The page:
ADHD (Attention Deficit and Hyperactivity Disorder) - Food for the Brain

About ADHD

Children with ADHD may have three basic problems, they can’t pay attention, they are hyperactive, they act on impulse. It can however be difficult to draw the line between the behaviour of a child that is within the normal limits of high energy, and abnormally active behaviour.

It’s estimated that up to 5 per cent of school-age children in England and Wales have ADHD. That’s around 367,000 children. This means that in a class of 30 children there will be one or two children with ADHD.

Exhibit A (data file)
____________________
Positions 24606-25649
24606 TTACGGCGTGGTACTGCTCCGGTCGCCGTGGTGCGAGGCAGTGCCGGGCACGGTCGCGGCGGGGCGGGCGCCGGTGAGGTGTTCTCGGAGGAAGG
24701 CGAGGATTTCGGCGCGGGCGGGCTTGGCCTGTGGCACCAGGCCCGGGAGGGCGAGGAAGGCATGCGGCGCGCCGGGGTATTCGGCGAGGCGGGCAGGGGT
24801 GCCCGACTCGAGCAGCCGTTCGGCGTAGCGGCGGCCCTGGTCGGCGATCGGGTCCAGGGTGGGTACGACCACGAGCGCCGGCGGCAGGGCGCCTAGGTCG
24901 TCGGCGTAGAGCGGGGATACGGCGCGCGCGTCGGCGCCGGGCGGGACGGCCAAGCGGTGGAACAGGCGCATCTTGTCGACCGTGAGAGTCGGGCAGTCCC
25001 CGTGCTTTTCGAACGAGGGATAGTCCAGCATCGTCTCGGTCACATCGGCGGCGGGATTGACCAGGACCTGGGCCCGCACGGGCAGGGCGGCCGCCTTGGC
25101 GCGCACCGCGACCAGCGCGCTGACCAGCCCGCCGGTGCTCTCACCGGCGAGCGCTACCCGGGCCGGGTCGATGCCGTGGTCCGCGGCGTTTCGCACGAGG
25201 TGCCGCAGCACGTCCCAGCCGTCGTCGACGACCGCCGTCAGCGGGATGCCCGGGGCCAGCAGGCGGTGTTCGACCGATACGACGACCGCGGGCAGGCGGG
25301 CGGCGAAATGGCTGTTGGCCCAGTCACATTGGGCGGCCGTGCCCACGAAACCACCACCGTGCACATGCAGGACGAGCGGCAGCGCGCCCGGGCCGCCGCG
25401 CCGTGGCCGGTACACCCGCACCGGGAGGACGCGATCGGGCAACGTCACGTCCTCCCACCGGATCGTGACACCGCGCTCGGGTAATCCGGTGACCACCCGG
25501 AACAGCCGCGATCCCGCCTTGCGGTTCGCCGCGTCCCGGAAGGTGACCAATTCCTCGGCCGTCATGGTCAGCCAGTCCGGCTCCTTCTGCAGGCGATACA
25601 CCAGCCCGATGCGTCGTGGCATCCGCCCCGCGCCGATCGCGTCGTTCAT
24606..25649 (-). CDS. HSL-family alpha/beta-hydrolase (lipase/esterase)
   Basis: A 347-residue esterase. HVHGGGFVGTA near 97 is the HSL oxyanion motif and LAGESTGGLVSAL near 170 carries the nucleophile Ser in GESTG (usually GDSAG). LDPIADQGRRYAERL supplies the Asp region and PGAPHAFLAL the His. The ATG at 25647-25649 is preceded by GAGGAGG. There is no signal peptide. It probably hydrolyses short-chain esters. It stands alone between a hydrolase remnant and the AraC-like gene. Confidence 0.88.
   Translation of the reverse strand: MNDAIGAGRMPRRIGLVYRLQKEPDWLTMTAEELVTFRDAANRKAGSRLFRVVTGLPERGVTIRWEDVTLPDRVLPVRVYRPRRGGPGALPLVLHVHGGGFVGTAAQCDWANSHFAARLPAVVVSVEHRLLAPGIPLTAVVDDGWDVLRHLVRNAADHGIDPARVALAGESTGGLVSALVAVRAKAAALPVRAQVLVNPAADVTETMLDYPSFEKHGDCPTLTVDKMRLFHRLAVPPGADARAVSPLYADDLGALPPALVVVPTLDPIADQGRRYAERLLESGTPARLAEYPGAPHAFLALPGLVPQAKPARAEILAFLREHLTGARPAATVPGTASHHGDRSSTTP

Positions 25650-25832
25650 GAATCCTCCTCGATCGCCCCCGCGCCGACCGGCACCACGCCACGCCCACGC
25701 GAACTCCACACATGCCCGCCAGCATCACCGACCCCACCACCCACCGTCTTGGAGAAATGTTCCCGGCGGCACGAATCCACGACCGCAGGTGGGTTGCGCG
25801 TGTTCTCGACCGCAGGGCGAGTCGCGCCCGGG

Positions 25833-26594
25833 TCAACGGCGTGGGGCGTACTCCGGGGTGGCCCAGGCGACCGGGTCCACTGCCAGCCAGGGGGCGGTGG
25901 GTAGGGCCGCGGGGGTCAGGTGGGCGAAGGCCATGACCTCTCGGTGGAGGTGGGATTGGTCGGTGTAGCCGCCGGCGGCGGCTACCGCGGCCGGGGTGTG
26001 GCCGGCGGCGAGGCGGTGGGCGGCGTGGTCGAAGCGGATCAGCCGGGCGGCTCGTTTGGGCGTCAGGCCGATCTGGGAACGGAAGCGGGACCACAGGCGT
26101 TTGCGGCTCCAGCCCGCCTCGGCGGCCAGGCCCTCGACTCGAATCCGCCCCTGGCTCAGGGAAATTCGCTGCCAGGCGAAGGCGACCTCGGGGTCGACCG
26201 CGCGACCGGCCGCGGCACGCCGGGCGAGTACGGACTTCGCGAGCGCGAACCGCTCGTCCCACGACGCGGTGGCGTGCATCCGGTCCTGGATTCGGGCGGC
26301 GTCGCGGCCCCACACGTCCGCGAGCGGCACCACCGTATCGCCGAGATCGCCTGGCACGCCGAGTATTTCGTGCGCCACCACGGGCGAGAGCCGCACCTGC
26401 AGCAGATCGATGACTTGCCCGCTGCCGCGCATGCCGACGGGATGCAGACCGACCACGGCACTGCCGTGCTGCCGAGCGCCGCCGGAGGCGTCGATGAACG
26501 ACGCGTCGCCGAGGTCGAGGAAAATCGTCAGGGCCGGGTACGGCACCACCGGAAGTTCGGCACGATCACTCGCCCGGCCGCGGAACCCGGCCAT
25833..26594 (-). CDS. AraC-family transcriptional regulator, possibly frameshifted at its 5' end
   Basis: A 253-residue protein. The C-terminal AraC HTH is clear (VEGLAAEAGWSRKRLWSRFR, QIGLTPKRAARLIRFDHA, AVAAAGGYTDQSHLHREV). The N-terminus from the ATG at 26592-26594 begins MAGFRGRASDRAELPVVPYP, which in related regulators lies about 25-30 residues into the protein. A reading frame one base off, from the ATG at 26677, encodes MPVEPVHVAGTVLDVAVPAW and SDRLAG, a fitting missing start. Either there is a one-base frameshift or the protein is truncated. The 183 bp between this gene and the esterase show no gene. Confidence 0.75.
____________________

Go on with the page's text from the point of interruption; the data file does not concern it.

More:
Boys seem more likely to have ADHD than girls. In the UK, between three and nine boys are diagnosed with ADHD for every girl who’s diagnosed with it but this may be because boys and girls tend to have different symptoms of ADHD. Inattention is more common among girls while hyperactivity is more common among boys. And a boy who is hyperactive (shouting, running about and getting into trouble) is more noticeable than a girl who is inattentive (daydreaming, forgetful and easily distracted).

Several studies done in recent years estimate that between 30 per cent and 70 per cent of children with ADHD continue to exhibit symptoms in the adult years.